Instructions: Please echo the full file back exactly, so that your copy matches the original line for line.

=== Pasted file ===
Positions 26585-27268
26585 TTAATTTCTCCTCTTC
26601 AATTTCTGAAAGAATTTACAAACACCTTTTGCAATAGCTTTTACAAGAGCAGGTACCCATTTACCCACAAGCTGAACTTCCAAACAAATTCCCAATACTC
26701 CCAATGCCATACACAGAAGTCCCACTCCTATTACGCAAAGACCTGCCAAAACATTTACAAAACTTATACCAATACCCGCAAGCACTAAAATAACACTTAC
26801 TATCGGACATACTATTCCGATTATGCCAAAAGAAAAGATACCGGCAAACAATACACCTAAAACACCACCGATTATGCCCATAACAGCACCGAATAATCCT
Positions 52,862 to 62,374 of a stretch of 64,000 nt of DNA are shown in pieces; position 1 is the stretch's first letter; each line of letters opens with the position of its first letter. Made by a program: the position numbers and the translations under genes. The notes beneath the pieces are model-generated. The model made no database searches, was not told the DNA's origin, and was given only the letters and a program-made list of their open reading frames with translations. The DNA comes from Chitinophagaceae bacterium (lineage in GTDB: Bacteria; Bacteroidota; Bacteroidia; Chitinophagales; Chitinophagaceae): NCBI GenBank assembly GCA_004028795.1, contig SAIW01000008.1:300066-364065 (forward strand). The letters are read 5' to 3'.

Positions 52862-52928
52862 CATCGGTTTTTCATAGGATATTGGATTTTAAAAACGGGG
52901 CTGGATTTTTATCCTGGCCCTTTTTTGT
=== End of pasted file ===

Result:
Positions 26585-27268
26585 TTAATTTCTCCTCTTC
26601 AATTTCTGAAAGAATTTACAAACACCTTTTGCAATAGCTTTTACAAGAGCAGGTACCCATTTACCCACAAGCTGAACTTCCAAACAAATTCCCAATACTC
26701 CCAATGCCATACACAGAAGTCCCACTCCTATTACGCAAAGACCTGCCAAAACATTTACAAAACTTATACCAATACCCGCAAGCACTAAAATAACACTTAC
26801 TATCGGACATACTATTCCGATTATGCCAAAAGAAAAGATACCGGCAAACAATACACCTAAAACACCACCGATTATGCCCATAACAGCACCGAATAATCCT
Positions 52,862 to 62,374 of a stretch of 64,000 nt of DNA are shown in pieces; position 1 is the stretch's first letter; each line of letters opens with the position of its first letter. Made by a program: the position numbers and the translations under genes. The notes beneath the pieces are model-generated. The model made no database searches, was not told the DNA's origin, and was given only the letters and a program-made list of their open reading frames with translations. The DNA comes from Chitinophagaceae bacterium (lineage in GTDB: Bacteria; Bacteroidota; Bacteroidia; Chitinophagales; Chitinophagaceae): NCBI GenBank assembly GCA_004028795.1, contig SAIW01000008.1:300066-364065 (forward strand). The letters are read 5' to 3'.

Positions 52862-52928
52862 CATCGGTTTTTCATAGGATATTGGATTTTAAAAACGGGG
52901 CTGGATTTTTATCCTGGCCCTTTTTTGT